Think of your local Apple store; a beautiful facade, glass walls, an inviting, knowledgeable and expert team inside, but NO DOORS to get in. You’re likely just like your peers, all proclaiming “we’re re-doing our website”. The colors, fonts, design and layout all are critical to the brand experience, but meeting a family in the moment they’re in, the moment they land on your digital doorstep reigns supreme. Tailoring the web experience to EACH family’s needs is absolutely critical to the family’s experience.
There are a few ways to do this:
Personalization tools are efficient, easy to implement, and can turn your website into a tailored content experience for each student and family. AI-powered tools ask families what they want to know, then draw from a website’s existing content to provide clear, on-the-spot answers to their questions. These easy-to-implement tools can boost lead capture 300%-500%, and drive families to take meaningful actions, like attending open houses or scheduling campus tours.
Here’s what this kind of interaction can look like on a K12 school’s website:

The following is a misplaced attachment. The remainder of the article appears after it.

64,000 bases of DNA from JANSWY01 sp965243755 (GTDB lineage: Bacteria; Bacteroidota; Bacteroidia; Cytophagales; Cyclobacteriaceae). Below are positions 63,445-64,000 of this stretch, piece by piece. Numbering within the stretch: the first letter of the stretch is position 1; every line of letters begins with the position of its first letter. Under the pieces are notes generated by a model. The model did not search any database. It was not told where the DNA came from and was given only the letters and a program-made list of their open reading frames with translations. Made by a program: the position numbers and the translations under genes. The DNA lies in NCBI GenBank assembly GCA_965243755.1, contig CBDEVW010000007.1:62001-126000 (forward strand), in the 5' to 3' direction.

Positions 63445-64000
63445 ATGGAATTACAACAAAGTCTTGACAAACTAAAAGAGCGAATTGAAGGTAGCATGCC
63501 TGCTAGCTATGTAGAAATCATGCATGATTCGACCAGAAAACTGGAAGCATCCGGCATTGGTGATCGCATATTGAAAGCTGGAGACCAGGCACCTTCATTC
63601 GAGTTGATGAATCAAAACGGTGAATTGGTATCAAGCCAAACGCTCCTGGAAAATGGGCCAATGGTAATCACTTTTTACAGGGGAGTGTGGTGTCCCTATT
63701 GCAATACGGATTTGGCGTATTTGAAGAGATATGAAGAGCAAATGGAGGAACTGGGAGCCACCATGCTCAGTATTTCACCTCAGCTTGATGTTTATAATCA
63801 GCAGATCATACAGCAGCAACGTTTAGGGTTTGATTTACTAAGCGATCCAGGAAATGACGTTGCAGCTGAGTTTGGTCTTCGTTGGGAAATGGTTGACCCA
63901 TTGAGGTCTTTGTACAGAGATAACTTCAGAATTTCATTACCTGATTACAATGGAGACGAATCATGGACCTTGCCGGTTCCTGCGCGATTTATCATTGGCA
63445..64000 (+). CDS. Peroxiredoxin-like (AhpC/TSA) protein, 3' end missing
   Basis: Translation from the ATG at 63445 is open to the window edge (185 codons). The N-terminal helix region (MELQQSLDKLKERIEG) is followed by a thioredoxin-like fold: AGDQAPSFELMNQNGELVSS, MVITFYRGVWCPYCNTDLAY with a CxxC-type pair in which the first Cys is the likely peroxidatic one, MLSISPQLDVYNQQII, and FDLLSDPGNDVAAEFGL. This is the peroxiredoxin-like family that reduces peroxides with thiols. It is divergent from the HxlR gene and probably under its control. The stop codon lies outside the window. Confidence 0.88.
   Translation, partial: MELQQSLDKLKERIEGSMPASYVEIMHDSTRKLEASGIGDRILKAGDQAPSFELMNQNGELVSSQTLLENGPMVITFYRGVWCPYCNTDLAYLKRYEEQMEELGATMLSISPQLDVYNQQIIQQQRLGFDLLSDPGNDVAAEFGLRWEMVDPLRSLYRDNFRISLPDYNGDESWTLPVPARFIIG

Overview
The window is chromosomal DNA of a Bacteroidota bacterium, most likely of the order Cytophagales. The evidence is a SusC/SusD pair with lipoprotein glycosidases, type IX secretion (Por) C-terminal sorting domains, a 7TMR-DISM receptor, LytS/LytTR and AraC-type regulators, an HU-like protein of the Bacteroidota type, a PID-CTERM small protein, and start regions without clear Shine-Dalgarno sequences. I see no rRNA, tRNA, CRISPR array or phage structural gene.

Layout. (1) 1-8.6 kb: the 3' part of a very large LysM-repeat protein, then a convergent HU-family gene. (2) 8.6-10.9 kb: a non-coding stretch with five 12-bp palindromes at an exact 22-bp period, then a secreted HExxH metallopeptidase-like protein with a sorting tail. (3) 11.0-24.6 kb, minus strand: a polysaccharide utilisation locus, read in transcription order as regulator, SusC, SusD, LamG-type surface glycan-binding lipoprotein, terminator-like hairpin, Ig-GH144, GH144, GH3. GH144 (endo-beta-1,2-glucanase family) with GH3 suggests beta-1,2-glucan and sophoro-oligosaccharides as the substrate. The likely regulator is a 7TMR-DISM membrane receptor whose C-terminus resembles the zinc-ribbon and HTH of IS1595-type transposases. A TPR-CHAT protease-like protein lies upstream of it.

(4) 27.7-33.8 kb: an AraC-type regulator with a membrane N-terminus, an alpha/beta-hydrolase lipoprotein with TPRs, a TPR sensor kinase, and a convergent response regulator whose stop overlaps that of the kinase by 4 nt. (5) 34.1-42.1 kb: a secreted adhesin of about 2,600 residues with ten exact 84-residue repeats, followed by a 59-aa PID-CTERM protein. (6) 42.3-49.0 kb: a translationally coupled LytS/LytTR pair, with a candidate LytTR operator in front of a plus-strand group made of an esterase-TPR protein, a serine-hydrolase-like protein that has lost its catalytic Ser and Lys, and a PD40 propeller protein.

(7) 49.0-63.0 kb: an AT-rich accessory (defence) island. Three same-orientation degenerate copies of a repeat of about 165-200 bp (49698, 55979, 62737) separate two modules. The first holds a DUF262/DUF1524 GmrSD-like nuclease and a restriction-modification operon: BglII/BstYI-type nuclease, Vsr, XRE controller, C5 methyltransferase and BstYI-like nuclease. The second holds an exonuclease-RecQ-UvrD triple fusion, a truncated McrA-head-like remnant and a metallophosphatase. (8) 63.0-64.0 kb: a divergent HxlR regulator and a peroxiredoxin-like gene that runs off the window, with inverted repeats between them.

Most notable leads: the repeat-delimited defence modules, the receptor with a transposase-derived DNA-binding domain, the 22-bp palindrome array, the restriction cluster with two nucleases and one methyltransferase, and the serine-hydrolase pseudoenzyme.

Families respond to the prompts in these interactive tools, then they are served with in-the-moment tailored content based on these responses. It’s a symbiotic, efficient way to take a tired, unfulfilling web experience and reshape it for your potential students. And you can even try out these kinds of tools here.
Another, more complex intensive personalization option is to create adaptable web pages, where page designs and content change based on certain triggers. In these systems, schools essentially build webpages for different student populations, like high school, elementary school, kindergarten, even Pre-K. Then families, through measures like UTM tagging and click triggers, are served the web pages that fit them best. This works well if schools can pull it off, but there are a few issues that can complicate the delivery process:
- Highly complex system to set up
- Difficult to create and update enough content to build out
- Heavy lift when it comes to content updates
It’s a big step that requires a fairly sizable reconfiguration of your current systems, but some schools do find that the personalization it provides can be worth it.
Personalizing Web Content that Converts
These personalization tools can only convert potential students to their fullest potential if you have content that converts; and video content consistently converts at a higher rate than everything else.